There are some downsides to this approach. On many days, especially early in the farm’s life when there is little farmwork and little money to spend on more crops and animals, the game days can stretch on too long. Let’s say you finish watering your single row of watermelons and milk the cow by 10:00 AM on the game clock. That leaves twelve more game hours to amuse yourself or try to make a bit of extra money, and there just aren’t many options for either. The game gets busier as you build up resources and new chores on the farm, but things can be dreadfully slow in the first couple of months, which amount to several real hours of playing.
There are also some unfortunate control problems. The grid-based system used in crop-tending and digging should be simple to use, but the overly sensitive joystick response makes it needlessly difficult to target a particular square. This problem can lead to general frustration when watering plants, as well as some inexcusable accidents, like using the hoe on a nearly-ripe tomato instead of the adjacent plot of untilled soil. Other control problems lie in how certain menus are laid out; selling items to the traveling salesman is ridiculously cumbersome. There are also several unused buttons on the controller that could have made various tasks easier to perform, such as quickly switching from one tool to another. It’s quite mystifying how such a simple game could be riddled with such obvious control faults, though thankfully the game isn’t unplayable from their presence, just annoying at times.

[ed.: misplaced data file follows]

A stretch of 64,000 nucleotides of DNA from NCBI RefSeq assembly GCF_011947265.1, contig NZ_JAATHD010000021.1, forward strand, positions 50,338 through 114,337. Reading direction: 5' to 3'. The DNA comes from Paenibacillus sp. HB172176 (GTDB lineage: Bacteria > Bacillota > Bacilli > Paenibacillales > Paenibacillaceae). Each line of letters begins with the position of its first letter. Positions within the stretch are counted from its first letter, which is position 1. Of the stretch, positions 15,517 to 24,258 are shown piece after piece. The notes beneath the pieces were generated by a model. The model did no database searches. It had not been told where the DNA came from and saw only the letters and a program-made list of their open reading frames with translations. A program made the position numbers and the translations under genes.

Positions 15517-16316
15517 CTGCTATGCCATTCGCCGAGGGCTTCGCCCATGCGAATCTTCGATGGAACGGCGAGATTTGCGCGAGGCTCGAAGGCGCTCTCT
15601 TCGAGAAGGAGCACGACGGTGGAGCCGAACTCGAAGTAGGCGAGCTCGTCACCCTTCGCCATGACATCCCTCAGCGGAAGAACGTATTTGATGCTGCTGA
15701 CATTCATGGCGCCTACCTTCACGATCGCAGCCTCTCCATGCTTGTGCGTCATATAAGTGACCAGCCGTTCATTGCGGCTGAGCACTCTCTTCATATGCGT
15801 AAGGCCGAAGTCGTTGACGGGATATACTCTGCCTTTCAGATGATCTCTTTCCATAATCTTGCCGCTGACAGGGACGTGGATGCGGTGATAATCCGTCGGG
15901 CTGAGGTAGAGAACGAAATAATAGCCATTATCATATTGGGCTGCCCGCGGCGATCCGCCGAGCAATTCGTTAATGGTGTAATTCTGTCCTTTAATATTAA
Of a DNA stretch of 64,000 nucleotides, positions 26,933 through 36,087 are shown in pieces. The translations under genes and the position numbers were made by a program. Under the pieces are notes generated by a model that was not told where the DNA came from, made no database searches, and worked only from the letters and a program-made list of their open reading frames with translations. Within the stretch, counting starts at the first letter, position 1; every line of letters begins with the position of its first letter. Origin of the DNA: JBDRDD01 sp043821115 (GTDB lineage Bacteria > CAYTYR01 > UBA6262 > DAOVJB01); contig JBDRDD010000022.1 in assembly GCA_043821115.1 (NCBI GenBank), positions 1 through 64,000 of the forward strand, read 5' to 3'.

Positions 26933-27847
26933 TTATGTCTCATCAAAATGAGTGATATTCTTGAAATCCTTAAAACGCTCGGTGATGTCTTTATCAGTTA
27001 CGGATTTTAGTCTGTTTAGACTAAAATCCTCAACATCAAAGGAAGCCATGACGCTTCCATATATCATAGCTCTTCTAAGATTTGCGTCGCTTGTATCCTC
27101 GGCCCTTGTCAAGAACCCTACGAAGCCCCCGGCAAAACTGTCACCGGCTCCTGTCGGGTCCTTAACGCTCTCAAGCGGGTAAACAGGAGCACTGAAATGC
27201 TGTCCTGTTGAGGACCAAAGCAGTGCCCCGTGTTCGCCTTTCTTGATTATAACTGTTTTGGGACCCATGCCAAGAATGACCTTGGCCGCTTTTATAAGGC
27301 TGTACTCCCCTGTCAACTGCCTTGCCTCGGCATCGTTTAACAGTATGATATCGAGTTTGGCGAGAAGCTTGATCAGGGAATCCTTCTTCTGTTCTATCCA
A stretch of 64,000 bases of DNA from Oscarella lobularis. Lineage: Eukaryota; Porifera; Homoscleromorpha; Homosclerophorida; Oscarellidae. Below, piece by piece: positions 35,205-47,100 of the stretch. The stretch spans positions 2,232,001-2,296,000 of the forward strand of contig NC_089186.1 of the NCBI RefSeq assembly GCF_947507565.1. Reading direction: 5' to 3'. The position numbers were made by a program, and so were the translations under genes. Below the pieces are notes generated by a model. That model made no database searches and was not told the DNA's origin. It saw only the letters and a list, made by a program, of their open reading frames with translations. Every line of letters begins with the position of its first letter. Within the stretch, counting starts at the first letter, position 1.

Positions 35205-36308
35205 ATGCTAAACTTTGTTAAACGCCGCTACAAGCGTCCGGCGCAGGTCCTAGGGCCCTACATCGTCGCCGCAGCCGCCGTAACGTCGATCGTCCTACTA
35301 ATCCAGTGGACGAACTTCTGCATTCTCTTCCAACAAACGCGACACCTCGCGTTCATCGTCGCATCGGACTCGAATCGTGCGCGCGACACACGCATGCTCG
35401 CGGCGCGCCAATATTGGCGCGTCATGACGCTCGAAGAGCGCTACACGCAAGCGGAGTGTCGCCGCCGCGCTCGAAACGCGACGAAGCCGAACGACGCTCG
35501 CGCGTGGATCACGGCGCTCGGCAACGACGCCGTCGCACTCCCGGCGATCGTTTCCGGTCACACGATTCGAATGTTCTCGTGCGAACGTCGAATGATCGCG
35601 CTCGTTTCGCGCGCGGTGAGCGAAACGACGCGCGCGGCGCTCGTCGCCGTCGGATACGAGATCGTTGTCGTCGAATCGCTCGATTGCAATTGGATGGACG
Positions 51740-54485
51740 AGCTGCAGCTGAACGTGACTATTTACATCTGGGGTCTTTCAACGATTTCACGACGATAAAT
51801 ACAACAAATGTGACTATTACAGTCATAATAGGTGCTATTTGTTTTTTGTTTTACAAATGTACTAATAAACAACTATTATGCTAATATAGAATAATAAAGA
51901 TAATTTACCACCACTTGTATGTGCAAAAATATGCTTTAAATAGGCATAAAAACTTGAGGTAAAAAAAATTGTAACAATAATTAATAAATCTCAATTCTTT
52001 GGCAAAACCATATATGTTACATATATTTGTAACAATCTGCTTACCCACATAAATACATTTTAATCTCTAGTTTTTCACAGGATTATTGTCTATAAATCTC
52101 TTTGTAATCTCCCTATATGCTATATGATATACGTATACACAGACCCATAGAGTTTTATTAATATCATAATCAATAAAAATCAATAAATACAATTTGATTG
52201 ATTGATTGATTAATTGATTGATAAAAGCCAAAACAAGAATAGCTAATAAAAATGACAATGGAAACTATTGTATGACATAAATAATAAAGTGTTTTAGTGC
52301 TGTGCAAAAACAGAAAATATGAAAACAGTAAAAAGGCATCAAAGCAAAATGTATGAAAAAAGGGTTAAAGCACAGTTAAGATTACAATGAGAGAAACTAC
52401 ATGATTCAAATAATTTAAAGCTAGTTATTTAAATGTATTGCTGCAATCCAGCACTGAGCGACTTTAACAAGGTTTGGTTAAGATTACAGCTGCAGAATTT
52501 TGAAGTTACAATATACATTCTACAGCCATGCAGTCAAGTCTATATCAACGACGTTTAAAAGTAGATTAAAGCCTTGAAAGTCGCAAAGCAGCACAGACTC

The game also has trouble balancing some of its gameplay elements. For instance, raising crops doesn’t become profitable until you have acquired several new pieces of equipment and a lot of high-quality seeds, which isn’t going to happen in the first ten hours of gameplay. I jumped into planting and harvesting right away, assuming it to be the main part of any good farm, but it didn’t take too long to realize that I was wasting my time raising low-quality seeds and selling the fruit for barely any profit. Then there’s the cooking “mini-game”, which is heavily encouraged by the game but has little practical use, since you can subsist entirely on the free herbs found growing all over the place. Likewise, selling items from your own produce stand in town proves to be slow and ineffective, since most people who come along will want to buy random flowers instead of the crops and dairy that you worked so hard to produce.
Despite these nuisances, Harvest Moon: A Wonderful Life is a pleasant experience that can become frighteningly addictive. There’s nothing quite like the joy of seeing your hen lay a golden egg after months of pampering, and a hundred other little events are similarly fulfilling. This game is so different and surprisingly fun, even to gamers with zero interest in farming, that I feel compelled to recommend at least a rental. If you do get a chance to try Harvest Moon, and you like what you’ve seen, the game is easily long and rich enough to be worth purchasing.